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Diseases Of Dogs
( Originally Published 1920 )
The books devoted to the diseases of dogs are usually so technical that the amateur who refers to them for guidance finds only a confusing array of diseases, symptoms, and complications. It is well to know that most of the diseases enumerated are of such rare occurrence that it will not be necessary to consider them; and further, that all the symptoms in connection with certain diseases are seldom present in the patient. The greatest mortality among dogs occurs during puppyhood or early youth, and is the result of worms and distemper; among older dogs indigestion is the chief ailment.
When called upon to minister to a sick dog do not be in a hurry about administering medicine. First be sure you know what ails the patient, and carefully consider the history of the case and the liability to certain diseases at certain ages or under certain conditions, and then begin looking for symptoms that will confirm or refute your diagnosis.
Do not fail to ask yourself the question, "Is the patient suffering from worms?" If a young dog, from two months to a year old, which has never been treated for worms, the fact that all dogs have worms will strengthen the opinion that it has them; and if the patient has the symptoms, treat for them. If, on the contrary, the dog has none of the symptoms, or has been treated for worms, we must look for some other disease.
If the patient is from four months to a year old, and is cutting his teeth, or has been at a dog show or associated with dogs which have, and acts listless and out of sorts a few days afterward, your suspicions should be directed toward distemper, if it has never had the disease; and by studying the symptoms you can arrive at a positive opinion and treat accordingly.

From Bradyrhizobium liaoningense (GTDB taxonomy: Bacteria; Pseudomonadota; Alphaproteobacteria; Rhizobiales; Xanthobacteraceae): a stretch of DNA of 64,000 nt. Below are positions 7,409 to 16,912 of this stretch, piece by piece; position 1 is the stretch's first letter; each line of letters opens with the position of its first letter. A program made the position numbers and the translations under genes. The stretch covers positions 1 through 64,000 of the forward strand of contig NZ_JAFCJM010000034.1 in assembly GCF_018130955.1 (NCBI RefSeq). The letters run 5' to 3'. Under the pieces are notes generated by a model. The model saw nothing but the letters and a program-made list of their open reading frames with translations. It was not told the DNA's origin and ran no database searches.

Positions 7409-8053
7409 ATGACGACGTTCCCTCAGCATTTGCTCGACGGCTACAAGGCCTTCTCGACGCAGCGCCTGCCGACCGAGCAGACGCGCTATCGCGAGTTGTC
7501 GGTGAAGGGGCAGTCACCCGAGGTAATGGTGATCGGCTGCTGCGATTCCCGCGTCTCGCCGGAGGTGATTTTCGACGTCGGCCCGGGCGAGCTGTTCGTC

If your patient is an aged dog and has had distemper, and for no accountable cause is slowly going off in flesh and refuses to fatten, no matter how much he eats, and if his breath is foul, his bowels are irregular, and he seems all out of sorts and run down, indigestion should be suspected, due either to poor food, a weakness of the stomach's digestive glands, or irritation set up by worms.
The condition of a sick dog's bowels should always be considered. Constipation and diarrhea are common ailments that are responsible for much ill health. Besides the character and frequency of passages, both diseases are accompanied by straining and in some cases colicky pains.
When a dog comes out of the kennel in the morning stiff, sore, and barely able to move, is all humped up, and the history of the case shows that he was given either a hard run the day before, jumped into a pool while heated, became chilled by a cold rain, or slept in a draught or on a bed of wet straw, rheumatism should be suspected.
When the animal is found sitting on his haunches, his forelegs braced apart so as to expand the chest, his breathing accelerated, and the membranes of the eye dark and congested, and the history of the case is the same as that last given, pneumonia is indicated.
If pressure upon the walls between the ribs causes him to flinch and groan, the pleura or membrane surrounding the lungs is affected, and we have pleurisy.
If the small veins of the eye show a yellowish tinge, it is an indication of a disordered liver, and the treatment for jaundice should be administered.
If a dog has been in good health and is suddenly taken sick, exhibiting violent symptoms of pain and great distress, with attempts to vomit or a rigidity of the muscles, poison should be suspected, particularly if he has been allowed to run about freely, or other dogs in the neighborhood have been similarly affected.